Sustainable foods come from a food system that integrates sustainable food production, storage, transportation, packaging, processing, distribution, and consumption of food and management of the waste from all these activities in order to enhance local economies, the environment, and public health. The food system impacts all sectors of the society, ranging from the environment to the nutrition of the consumer. Since grocery stores are the resource of foods and are located throughout the city, it is important for Claremont to implement food sustainability to enhance the environment and public health.
The City of Claremont recognizes the proper reduction and management of toxic materials as an important step towards improving the environment and public health. The city will be taking its own operational changes toward achieving the goal, though this blog post will focus primarily on the efforts made by the city to influence the community. The italicized portions of the next section reflect these efforts.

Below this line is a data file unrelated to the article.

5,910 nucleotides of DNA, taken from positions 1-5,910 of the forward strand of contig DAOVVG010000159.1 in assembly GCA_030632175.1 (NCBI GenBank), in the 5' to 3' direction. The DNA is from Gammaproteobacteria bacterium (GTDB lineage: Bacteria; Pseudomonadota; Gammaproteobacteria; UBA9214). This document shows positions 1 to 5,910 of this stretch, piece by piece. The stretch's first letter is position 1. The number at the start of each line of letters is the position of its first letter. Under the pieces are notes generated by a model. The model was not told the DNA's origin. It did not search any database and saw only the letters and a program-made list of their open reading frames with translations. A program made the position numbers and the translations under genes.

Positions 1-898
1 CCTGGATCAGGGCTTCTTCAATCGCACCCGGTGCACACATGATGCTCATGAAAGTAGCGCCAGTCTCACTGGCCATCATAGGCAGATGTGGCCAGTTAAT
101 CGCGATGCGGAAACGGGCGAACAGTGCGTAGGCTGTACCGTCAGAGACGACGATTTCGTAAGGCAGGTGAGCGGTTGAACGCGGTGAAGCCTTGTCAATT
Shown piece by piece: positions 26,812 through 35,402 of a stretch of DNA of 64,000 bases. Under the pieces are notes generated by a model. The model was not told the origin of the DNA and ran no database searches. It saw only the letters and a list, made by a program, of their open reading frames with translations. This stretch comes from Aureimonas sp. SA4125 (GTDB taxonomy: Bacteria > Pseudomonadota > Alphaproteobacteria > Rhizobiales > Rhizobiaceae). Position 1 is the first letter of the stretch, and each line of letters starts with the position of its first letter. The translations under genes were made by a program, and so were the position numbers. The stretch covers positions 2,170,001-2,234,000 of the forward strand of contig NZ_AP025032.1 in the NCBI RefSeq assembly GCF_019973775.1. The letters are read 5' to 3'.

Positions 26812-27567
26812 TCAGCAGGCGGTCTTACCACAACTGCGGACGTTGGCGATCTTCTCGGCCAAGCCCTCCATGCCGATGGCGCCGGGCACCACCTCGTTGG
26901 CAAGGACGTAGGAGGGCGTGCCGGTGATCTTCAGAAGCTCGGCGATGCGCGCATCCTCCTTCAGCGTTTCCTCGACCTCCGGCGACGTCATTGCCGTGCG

Urban agriculture allows Claremont residents to reconnect with their natural environment and to increase the understanding of the growth cycle and our dependence on the natural environment. According to the City of Claremont’s updated Sustainability Plan in 2013, the goals for sustainable agriculture includes:
- Educate families and the broader community, especially through community gardens located on local K-12 campuses, regarding how to grow their own foods.
- Encourage and explore all possibilities for local food production.
- Encourage urban agriculture and horticulture on vacant, undeveloped and underutilized parcels in all areas of the City Continue reading
This goal the City has set for itself, reduce greenhouse gases, might be considered a no-brainer in development of a climate action plan or sustainable community strategy. A significant majority of sustainability plans or climate action plans are based on reduction of greenhouse gases, through mitigation measures. In California this approach has added strength when considering legislation such as AB32, which targets emissions. The very first step in reducing greenhouse gases is establishing a baseline from which progress can be tracked and strategies analyzed for effectiveness. Establishing a baseline inventory from which progress could be measured was listed as a ‘Phase I’ step in the implementation plan back in 2008 and still in the new 2013 update. ‘Phase I’ strategies are defined by the city itself as the “just do it” category. The fact is this crucial first step has not yet been completed.